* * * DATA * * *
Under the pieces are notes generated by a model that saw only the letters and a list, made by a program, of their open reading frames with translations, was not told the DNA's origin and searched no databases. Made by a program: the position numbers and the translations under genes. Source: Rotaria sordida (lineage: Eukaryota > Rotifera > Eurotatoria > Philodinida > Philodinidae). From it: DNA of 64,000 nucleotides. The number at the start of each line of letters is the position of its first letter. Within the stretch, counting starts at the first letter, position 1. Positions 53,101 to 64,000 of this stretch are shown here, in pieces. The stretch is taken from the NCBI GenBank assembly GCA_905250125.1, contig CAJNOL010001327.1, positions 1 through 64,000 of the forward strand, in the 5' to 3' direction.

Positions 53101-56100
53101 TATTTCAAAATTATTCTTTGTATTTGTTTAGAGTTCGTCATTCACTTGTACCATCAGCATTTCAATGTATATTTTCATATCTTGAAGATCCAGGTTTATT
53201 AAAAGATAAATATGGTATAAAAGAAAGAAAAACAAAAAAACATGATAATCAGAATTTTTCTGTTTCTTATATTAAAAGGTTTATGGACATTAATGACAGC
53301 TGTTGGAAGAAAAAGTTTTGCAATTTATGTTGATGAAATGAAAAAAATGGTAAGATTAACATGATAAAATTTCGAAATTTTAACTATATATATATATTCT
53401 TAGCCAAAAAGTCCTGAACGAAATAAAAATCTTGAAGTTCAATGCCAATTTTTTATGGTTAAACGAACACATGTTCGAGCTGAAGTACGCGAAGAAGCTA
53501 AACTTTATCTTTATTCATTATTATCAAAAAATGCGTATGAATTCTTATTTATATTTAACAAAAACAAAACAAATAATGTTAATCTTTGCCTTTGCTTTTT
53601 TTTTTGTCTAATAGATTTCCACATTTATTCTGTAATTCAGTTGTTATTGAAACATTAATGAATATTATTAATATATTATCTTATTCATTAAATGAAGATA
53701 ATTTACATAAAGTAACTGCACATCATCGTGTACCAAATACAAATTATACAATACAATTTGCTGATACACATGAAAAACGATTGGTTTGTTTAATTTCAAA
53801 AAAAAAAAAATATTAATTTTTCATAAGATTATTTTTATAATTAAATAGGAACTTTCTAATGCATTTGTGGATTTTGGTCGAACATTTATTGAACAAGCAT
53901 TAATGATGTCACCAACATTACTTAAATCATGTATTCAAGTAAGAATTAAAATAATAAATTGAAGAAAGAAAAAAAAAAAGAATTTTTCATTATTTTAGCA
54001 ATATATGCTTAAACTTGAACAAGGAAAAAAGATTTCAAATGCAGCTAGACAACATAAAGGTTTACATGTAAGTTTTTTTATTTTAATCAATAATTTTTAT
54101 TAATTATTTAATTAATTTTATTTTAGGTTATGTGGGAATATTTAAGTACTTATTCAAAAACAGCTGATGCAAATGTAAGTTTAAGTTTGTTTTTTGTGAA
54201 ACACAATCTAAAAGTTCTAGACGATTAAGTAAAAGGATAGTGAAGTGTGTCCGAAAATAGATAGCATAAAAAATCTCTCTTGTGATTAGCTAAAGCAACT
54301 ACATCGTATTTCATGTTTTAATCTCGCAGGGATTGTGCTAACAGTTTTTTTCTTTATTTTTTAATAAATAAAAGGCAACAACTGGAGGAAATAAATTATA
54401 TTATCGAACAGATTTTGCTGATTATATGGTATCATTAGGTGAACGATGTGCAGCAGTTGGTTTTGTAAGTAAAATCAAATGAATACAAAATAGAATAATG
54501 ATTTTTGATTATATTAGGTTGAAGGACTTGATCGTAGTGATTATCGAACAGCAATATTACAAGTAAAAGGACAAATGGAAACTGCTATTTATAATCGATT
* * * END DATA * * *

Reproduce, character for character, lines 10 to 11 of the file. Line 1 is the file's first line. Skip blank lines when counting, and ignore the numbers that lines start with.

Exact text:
53801 AAAAAAAAAATATTAATTTTTCATAAGATTATTTTTATAATTAAATAGGAACTTTCTAATGCATTTGTGGATTTTGGTCGAACATTTATTGAACAAGCAT
53901 TAATGATGTCACCAACATTACTTAAATCATGTATTCAAGTAAGAATTAAAATAATAAATTGAAGAAAGAAAAAAAAAAAGAATTTTTCATTATTTTAGCA